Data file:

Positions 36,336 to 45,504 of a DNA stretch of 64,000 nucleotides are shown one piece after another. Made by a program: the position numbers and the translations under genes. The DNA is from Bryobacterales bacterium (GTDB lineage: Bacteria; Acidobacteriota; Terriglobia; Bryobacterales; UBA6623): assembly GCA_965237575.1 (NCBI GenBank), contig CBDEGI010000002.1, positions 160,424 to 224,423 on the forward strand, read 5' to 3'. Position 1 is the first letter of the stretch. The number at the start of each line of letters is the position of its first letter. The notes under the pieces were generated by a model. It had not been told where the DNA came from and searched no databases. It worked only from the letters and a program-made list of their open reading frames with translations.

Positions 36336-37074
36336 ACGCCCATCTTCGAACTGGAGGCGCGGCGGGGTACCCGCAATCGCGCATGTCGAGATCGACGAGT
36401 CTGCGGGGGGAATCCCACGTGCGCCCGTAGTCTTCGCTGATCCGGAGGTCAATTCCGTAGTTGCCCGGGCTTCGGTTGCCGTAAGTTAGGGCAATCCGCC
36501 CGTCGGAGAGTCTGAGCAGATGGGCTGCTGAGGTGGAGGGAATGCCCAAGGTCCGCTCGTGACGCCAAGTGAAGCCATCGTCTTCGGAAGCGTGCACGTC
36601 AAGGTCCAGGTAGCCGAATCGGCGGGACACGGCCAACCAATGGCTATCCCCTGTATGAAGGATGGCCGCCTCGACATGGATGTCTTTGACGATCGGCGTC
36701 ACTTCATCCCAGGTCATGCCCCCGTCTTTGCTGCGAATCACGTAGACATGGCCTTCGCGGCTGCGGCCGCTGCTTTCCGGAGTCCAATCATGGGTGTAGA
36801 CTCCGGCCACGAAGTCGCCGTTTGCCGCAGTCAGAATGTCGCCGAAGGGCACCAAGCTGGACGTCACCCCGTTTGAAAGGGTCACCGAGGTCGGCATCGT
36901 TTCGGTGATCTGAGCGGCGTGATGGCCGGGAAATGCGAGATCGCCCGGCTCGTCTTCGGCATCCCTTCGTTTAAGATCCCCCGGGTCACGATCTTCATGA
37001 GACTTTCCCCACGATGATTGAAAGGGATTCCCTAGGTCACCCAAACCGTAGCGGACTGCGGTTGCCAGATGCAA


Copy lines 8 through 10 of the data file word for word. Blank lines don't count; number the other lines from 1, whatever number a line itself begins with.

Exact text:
36801 CTCCGGCCACGAAGTCGCCGTTTGCCGCAGTCAGAATGTCGCCGAAGGGCACCAAGCTGGACGTCACCCCGTTTGAAAGGGTCACCGAGGTCGGCATCGT
36901 TTCGGTGATCTGAGCGGCGTGATGGCCGGGAAATGCGAGATCGCCCGGCTCGTCTTCGGCATCCCTTCGTTTAAGATCCCCCGGGTCACGATCTTCATGA
37001 GACTTTCCCCACGATGATTGAAAGGGATTCCCTAGGTCACCCAAACCGTAGCGGACTGCGGTTGCCAGATGCAA